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  • November 18, 2023 3 min read

    Still gorgeous after all these years

    The Marghab company may have long shut its doors, but Marghab linens haven’t lost their edge. Decades have passed since the last of their patterns were hand embroidered in Madeira, but the linens that remain are as magnificent as ever.

    Sit at a table laid with Marghab linens, and you’ll know exactly why. Embellished napkins of the finest Irish linen feel cool and silky in your hands. The detailed gracefulness of a placemat lays before you like a work of art—a deer looking up at the moon, or a hydrangea flower sculpted onto organdy (Marghab offered over 300 different patterns). Studied up close, perhaps traced with a finger, the almost impossible exactness of the handwork is a marvel of human skill. Marghab is a rare experience of beauty that you can both see and touch.

    On their own merits, Marghab linens are extraordinary, guided famously and relentlessly by the pursuit of perfection. Compare them to anything made today, and your appreciation will soar. The quality of Marghab linens is practically impossible to duplicate any longer.

    That combination of skillful hand embroidery on superior fabrics, marked by attention to detail, right down to exquisitely finished hems, is very rare—and incredibly expensive. No one makes such things anymore, because it’s simply not cost effective. These days you’re more likely to encounter hurriedly embroidered pieces on mid-quality fabric, offered in all seriousness as “fine linen". For genuinely fine linen, turn to Marghab.

    The exclusive world of Marghab

    The Marghab name isn't so well known now. The glory days of fine linen are definitely removed from our world, and the company itself closed in 1980. But there was a time you didn’t have to introduce Marghab, or explain how magnificent their linens were—the whole world knew it.

    In the mid 20th century, Marghab was synonymous with luxury and style. Marghab linens were available only at exclusive stores like George Jensen, Neiman-Marcus, Bullock’s Willshire, and the like, where each housed a special Marghab boutique to showcase the brand.

    Marketed as superior in every way, Marghab linens more than lived up to the hype. Tablecloths, placemat sets, handkerchiefs, cocktail napkins and more—each piece of Marghab was a finely crafted luxury, acquired by the rich and famous, and anyone of better means and taste.

    A little history

    Succeeding in this luxury linen market was a huge accomplishment for a firm out of Madeira, that small Portuguese island in the far off waters of the Atlantic. Today of course, Madeira embroidery is famous for a quality that rightly sets it apart from the rest. But it wasn’t always that way. When Emile and Vera Marghab started their company in 1932, the market for fine linens was dominated by French and Italian companies. While Madeira had an established hand embroidery industry since about 1850, its exports were directed to more everyday linens—handkerchiefs, small napkins, pillowcases, etc.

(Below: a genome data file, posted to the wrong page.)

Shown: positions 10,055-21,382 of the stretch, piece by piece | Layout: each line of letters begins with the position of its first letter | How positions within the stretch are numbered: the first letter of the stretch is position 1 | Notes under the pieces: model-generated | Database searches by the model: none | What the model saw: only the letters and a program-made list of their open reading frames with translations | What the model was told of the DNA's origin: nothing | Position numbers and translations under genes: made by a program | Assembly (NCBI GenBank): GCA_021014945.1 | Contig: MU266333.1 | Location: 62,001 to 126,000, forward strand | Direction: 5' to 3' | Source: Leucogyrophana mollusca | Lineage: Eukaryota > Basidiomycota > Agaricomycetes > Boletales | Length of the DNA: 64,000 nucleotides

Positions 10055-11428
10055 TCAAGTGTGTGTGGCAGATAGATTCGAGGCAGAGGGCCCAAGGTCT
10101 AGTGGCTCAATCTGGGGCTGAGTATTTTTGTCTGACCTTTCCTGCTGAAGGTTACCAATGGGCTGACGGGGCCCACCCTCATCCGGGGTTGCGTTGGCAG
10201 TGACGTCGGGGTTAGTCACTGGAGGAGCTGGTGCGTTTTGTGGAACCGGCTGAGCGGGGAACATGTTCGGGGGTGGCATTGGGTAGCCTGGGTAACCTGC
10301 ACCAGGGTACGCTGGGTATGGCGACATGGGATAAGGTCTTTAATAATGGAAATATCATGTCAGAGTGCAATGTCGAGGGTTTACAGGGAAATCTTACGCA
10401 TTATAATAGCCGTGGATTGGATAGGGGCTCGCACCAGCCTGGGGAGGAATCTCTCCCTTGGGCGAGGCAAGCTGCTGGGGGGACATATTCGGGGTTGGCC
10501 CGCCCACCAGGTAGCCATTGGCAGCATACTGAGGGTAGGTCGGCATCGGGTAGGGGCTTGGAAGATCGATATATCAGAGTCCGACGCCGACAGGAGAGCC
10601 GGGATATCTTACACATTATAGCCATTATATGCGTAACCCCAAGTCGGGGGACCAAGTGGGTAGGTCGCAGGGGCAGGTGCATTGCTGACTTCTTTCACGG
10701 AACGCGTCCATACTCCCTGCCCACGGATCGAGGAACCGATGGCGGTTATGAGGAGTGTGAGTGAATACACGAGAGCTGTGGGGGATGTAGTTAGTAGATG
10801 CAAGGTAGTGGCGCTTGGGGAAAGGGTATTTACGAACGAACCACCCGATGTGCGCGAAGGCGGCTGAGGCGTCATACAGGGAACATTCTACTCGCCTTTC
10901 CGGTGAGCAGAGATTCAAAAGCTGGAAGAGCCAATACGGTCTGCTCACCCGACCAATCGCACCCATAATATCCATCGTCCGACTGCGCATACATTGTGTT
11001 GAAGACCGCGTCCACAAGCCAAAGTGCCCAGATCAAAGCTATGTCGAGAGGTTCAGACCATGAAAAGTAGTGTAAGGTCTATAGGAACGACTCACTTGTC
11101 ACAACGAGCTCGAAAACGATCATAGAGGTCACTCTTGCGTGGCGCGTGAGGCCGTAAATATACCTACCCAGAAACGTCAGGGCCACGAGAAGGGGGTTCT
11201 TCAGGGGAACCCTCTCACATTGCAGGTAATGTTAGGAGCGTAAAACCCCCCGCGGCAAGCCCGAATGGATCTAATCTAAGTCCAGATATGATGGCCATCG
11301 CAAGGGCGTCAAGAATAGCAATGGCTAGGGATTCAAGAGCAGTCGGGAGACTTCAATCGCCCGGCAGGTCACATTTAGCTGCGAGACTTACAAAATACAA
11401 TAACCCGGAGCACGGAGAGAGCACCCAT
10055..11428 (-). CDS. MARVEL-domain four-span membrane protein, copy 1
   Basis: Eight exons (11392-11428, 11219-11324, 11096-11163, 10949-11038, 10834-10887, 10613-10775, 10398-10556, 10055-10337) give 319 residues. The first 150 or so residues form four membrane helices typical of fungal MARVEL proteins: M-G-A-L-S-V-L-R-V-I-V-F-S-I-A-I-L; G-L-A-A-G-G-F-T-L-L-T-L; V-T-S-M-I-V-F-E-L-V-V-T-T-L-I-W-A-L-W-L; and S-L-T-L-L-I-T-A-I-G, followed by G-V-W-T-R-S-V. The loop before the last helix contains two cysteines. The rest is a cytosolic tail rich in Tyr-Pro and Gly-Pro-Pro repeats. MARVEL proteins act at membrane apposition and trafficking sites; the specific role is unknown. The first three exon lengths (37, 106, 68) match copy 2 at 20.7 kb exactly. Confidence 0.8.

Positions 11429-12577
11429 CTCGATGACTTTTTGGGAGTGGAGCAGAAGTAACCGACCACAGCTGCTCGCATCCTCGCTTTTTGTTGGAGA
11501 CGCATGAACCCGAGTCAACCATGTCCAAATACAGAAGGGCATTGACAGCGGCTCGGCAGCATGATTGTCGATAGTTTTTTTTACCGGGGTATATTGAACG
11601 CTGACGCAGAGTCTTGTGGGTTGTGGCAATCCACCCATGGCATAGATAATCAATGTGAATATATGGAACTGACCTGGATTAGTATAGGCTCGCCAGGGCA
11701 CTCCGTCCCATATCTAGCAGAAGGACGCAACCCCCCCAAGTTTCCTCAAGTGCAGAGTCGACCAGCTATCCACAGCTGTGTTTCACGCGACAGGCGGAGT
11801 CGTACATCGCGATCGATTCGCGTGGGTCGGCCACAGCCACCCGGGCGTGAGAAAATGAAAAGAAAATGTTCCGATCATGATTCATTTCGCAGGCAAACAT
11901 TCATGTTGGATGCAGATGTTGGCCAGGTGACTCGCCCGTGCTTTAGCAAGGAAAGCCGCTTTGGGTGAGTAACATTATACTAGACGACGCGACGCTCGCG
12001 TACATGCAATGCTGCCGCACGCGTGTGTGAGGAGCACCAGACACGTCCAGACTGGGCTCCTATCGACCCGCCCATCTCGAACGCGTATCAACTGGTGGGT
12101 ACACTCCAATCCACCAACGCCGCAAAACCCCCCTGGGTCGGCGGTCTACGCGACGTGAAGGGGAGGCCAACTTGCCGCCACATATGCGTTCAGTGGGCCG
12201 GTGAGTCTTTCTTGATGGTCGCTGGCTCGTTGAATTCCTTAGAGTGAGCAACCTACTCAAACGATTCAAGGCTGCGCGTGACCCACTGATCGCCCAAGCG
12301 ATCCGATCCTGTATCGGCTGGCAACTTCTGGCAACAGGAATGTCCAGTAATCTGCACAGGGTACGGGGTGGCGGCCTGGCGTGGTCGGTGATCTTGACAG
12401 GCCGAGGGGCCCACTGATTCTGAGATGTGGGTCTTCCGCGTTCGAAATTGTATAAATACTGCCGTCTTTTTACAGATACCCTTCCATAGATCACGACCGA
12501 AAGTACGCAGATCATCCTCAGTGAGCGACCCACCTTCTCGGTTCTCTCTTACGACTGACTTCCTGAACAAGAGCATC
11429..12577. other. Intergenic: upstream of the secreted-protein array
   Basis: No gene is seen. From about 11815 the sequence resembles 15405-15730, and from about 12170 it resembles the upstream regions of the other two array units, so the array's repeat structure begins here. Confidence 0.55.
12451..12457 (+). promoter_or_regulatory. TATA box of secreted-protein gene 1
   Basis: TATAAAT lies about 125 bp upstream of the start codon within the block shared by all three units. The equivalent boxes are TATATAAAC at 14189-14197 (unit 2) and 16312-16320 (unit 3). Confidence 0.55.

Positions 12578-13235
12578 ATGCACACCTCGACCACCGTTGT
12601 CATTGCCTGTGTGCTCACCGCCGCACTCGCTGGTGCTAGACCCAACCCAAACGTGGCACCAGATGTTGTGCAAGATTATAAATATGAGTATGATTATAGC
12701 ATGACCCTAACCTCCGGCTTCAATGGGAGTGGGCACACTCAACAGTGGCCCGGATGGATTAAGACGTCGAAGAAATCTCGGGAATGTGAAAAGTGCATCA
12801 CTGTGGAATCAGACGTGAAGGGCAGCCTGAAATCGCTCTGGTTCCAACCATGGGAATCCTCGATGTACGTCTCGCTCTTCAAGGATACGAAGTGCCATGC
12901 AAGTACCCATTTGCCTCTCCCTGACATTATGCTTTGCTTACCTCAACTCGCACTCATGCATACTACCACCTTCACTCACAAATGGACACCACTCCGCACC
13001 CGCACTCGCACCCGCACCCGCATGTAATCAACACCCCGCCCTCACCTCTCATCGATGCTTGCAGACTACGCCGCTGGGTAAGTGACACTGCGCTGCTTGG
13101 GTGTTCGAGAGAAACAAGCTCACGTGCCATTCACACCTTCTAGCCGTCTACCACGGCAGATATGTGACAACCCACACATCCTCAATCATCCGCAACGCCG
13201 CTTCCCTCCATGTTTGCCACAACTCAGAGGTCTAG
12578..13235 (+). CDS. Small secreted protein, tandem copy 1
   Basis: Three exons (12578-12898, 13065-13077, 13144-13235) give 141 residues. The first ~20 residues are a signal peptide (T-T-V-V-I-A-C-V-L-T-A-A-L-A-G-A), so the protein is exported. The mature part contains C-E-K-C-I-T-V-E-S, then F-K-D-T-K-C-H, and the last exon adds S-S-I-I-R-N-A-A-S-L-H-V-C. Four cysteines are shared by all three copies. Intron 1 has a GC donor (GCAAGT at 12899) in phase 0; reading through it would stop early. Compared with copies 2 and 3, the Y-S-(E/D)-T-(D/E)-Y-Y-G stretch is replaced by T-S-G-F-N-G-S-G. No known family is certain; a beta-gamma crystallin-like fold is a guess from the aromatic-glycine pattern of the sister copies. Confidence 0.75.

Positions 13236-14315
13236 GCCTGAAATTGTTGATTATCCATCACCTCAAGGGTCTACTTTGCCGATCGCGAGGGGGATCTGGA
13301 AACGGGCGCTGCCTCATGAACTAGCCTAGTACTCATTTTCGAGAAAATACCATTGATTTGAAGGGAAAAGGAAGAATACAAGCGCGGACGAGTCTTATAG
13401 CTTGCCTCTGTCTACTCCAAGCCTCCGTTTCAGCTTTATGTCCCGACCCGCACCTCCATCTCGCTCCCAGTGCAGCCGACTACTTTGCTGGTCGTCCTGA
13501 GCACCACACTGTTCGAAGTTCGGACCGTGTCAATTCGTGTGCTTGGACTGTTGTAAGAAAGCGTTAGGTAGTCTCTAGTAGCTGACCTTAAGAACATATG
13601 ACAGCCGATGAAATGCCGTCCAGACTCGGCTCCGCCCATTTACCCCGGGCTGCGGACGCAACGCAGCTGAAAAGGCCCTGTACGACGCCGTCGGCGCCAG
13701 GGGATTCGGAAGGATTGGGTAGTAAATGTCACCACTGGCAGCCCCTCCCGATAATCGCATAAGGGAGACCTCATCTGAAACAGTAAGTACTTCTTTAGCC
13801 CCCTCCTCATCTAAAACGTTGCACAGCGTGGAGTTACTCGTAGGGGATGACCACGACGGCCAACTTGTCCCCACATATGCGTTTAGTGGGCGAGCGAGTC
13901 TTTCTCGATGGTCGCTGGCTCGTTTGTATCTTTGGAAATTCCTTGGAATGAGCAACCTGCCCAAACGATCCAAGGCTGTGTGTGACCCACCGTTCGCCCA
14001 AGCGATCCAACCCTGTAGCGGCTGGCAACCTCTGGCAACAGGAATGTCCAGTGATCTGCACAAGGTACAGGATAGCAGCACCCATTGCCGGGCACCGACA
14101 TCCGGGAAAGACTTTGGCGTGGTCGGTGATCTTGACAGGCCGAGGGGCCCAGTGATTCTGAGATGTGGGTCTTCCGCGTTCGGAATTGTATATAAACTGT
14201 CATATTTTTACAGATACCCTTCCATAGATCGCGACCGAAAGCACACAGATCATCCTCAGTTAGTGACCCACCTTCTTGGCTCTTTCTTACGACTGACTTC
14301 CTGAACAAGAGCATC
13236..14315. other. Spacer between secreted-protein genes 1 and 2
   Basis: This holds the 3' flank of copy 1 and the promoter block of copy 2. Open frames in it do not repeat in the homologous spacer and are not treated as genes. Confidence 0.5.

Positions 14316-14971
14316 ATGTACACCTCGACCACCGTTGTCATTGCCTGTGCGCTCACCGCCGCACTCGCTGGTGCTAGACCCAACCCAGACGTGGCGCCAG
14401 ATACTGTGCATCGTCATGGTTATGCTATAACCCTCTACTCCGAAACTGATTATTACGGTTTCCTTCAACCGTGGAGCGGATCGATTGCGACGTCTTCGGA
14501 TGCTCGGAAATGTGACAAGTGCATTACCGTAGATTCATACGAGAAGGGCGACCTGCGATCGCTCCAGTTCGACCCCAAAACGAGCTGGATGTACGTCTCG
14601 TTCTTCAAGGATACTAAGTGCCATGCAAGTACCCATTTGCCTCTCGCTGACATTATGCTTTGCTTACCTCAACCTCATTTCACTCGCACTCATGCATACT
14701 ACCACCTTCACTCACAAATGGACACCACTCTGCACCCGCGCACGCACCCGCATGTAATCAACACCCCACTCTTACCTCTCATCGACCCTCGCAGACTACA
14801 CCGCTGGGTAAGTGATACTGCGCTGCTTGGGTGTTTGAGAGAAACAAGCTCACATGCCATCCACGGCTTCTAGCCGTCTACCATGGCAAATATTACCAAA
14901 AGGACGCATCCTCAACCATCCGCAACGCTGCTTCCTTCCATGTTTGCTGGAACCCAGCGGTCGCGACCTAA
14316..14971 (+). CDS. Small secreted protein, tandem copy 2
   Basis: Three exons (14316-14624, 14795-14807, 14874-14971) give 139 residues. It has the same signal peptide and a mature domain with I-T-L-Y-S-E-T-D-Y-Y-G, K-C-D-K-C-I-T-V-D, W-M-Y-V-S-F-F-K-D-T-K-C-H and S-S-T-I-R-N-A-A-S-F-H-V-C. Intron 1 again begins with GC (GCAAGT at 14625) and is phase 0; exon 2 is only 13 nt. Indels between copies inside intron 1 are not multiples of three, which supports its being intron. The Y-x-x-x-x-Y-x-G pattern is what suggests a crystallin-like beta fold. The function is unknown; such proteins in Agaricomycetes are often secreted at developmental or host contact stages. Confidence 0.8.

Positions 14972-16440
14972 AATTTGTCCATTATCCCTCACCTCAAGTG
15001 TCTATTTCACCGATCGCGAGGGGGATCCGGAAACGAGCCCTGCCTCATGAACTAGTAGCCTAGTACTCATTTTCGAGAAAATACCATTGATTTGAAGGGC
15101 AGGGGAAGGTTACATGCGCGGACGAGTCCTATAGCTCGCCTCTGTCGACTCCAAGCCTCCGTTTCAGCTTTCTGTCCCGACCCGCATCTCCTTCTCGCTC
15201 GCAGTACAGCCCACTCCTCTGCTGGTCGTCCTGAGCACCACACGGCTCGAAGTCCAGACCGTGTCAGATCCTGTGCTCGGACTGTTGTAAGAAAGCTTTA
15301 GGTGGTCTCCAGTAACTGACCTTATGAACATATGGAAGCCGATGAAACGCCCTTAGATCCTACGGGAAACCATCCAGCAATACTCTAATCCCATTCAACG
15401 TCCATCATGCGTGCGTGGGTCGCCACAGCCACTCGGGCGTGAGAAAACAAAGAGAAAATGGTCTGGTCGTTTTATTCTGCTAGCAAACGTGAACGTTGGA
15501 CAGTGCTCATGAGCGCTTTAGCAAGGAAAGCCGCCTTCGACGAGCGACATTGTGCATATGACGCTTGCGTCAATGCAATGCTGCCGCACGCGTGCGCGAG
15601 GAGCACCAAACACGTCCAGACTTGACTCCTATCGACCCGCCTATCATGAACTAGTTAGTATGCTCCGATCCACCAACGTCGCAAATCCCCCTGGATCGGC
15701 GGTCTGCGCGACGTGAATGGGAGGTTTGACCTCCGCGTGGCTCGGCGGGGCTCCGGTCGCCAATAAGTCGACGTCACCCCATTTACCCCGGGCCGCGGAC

But Marghab, along with a few other companies in Madeira, decided that with some fresh approaches, Madeira had potential as serious competition in that luxury market. Using the talented cottage industry as a foundation, Marghab developed original designs that incorporated different European techniques, using only the best linen from Ireland, specially developed cotton organdy from Switzerland, and demanding the most exacting handwork from its local needlewomen.

    Driven by standards of uncompromising perfection, Marghab turned their ambitious venture into an exciting creative success. In the process, Marghab gave fine Madeira embroidery an international spotlight that has never dimmed. And for almost 50 years, Marghab produced some of the most beautiful linens in the world.

    It was a remarkable run, but over time, rising production costs and changing tastes eroded the company’s financial viability. By the early 1980’s, Marghab had closed down. An era was over.

    The story isn’t finished

    But that’s not really the end of Marghab. The company may have closed its doors, but the linens live on. There are superb Marghab pieces out there—tablecloths, placemats, napkins and the most fabulous cocktail napkins imaginable. Marghab linens were made very fine and lovely, but also expressly made to last. Add to this an original costliness which ensured gentle treatment and tender care over the years, and it is great news for lovers of fine linen: most vintage Marghab comes to us in marvelous condition, and as entrancing as ever.

    If you love a gorgeous table graced with extraordinary linens, Marghab offers remarkable quality, with imaginative and beautiful designs, and a timelessness that transcends fads. Marghab will set your table apart.

    But it goes beyond this. Marghab’s uncompromising standards and relentless pursuit of perfection resulted in more than just “fine linen”—Marghab created true works of textile art.